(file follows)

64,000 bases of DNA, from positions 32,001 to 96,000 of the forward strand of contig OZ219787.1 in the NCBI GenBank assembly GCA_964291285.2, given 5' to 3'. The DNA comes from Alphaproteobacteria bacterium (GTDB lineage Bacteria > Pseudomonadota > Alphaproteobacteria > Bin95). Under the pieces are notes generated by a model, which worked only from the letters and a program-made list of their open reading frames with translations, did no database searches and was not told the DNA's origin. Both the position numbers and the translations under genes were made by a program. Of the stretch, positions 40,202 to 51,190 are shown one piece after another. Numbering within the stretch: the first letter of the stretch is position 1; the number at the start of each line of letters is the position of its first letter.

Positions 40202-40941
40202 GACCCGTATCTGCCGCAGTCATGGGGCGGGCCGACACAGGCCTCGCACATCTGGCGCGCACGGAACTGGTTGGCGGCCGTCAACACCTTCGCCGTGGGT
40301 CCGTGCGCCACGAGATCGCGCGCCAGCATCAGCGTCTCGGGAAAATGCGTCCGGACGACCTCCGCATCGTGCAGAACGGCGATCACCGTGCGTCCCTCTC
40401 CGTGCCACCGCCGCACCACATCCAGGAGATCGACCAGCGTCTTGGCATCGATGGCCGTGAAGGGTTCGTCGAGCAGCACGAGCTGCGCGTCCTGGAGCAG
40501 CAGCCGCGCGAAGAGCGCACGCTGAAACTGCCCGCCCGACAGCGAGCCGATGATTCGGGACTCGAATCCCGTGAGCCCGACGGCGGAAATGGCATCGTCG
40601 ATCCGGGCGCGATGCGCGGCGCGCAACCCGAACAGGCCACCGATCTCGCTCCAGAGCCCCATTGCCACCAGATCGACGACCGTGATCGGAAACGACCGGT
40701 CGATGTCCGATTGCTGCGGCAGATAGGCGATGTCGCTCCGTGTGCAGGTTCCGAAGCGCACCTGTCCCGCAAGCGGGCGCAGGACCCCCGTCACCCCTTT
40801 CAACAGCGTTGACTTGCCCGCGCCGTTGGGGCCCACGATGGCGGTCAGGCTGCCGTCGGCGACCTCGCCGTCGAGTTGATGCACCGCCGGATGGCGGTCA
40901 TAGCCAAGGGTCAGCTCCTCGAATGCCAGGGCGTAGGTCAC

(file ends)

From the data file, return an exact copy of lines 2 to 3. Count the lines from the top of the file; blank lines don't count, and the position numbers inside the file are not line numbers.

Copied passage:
Positions 40202-40941
40202 GACCCGTATCTGCCGCAGTCATGGGGCGGGCCGACACAGGCCTCGCACATCTGGCGCGCACGGAACTGGTTGGCGGCCGTCAACACCTTCGCCGTGGGT